Opposition mounts against open cast mining bid
OPPOSITION is mounting against plans to bring open cast mining to Pontyberem and Ponthenri.
During their latest planning and liaison committee meetings, Llanelli Rural Council objected to proposals put forward by Draeth Developments Ltd, stating nine reasons why they were against it.
The company seeks to remove coal over a six year period by surface excavation along the hillside from Pontyberem to Ponthenri, shadowing the Gwendraeth Fawr.
But councillors stating that it would have a detrimental impact on village life and the general well being and health of the community, as well as an immediate and long term affect on the environmental landscape.
Members also stated it would have a visual impact on both sides of the Gwendraeth Valley, and cause increased traffic movements of haulage and plant.
They also stated that noise and dust pollution would have a detrimental impact on neighbouring villages, that there is a potential for water pollution and an impact on local ecology.
The council also stated that the application did not appear to support the principles of sustainable development.
Draeth say mining at the former colliery site would bring 35 jobs plus additional spin-off employment to the area.
And they have also pledged that the land will be restored to a mixture of woodland, other nature conservation habitats and agriculture.
But the planning application has come up against fierce opposition since it was submitted five years ago, with a 900-signature petition being signed by residents and an action group set up in a bid to block the scheme.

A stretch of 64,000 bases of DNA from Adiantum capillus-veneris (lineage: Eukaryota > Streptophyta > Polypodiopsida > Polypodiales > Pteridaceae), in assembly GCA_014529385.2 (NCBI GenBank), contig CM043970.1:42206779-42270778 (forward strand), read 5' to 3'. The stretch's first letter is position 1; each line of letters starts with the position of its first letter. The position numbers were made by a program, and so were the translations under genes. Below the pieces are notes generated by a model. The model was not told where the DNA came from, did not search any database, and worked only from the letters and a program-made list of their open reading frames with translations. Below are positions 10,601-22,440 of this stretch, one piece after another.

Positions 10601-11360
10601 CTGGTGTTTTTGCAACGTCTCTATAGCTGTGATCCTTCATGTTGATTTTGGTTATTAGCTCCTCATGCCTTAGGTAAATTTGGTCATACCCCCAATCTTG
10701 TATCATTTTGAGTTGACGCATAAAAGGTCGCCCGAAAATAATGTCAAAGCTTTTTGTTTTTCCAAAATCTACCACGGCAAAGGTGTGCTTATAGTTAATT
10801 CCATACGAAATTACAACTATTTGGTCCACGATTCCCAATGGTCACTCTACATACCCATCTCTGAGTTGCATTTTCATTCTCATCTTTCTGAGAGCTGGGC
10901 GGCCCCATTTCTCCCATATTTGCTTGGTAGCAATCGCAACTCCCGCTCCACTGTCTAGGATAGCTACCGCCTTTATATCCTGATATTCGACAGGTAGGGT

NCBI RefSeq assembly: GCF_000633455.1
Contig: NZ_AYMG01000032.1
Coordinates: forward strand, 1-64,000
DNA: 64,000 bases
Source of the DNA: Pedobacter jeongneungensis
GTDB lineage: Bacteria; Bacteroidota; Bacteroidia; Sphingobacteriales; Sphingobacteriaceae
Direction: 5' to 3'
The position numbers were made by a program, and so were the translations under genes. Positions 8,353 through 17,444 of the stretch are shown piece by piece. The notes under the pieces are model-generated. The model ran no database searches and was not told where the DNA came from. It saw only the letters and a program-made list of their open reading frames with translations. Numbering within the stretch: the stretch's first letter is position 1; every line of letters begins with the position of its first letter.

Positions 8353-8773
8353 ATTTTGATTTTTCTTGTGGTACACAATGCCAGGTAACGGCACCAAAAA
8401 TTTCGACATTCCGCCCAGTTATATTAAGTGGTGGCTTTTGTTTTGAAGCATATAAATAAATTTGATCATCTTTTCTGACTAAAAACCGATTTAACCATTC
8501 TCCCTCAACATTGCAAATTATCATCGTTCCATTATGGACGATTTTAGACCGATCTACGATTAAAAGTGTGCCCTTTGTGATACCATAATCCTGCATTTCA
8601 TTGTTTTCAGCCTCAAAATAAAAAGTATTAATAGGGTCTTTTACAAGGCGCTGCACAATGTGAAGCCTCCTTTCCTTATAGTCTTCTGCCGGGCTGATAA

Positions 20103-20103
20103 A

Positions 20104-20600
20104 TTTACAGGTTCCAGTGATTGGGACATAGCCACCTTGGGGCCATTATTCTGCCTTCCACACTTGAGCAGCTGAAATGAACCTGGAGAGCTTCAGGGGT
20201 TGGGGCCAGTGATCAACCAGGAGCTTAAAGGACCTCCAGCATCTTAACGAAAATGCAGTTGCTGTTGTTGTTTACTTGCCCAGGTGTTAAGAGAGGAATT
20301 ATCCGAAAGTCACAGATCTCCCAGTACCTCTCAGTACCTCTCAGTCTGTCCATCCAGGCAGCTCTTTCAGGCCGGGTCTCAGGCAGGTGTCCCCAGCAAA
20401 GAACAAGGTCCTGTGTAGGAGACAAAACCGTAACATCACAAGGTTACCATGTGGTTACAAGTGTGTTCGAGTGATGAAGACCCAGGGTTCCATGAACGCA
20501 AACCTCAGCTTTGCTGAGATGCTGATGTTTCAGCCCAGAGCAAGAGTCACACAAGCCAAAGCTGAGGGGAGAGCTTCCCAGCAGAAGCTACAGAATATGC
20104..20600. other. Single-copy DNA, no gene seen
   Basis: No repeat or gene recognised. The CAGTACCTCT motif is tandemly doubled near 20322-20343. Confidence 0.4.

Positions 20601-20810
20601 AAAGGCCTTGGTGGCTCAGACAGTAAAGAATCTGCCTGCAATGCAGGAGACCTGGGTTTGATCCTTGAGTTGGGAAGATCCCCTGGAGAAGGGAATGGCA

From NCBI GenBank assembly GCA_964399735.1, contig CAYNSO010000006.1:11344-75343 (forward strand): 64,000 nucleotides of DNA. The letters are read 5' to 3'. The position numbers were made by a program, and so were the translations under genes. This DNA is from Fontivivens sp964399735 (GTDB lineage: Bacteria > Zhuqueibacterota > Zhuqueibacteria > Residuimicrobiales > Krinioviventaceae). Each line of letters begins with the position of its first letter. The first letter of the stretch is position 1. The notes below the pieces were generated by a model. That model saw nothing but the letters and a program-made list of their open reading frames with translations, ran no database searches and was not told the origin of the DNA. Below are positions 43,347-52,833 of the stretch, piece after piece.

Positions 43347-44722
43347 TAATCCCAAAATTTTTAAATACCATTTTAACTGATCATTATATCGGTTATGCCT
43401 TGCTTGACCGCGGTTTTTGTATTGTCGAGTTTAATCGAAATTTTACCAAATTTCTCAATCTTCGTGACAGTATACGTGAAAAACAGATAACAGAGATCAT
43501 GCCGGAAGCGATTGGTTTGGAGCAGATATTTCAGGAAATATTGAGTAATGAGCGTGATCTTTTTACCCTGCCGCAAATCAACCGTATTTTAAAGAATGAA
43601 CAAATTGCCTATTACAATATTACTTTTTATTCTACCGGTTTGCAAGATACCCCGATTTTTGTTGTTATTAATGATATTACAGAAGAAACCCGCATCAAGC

The rural council's objection follows a meeting held between Pontyberem and Ponthenri residents who came together to express concern at the latest amended 'land reclamation' proposals.
Worries were aired over numerous coal lorry movements through Pontyberem via Drefach to the motorway and the impact on ancient woodland, local wildlife and flora were aired, as well as the potential impact on public health and safety.
And former Pentremawr Cynheidre collieries manager, Keith Jones, estimated that 20 million gallons of water are contained within the miles of underground workings in the hillsides and noted that any heavy digging could result in a "tsunami like" deluge cascading along the Gwendraeth river.
The consultation deadline has now passed and the scheme is being considered by county planners.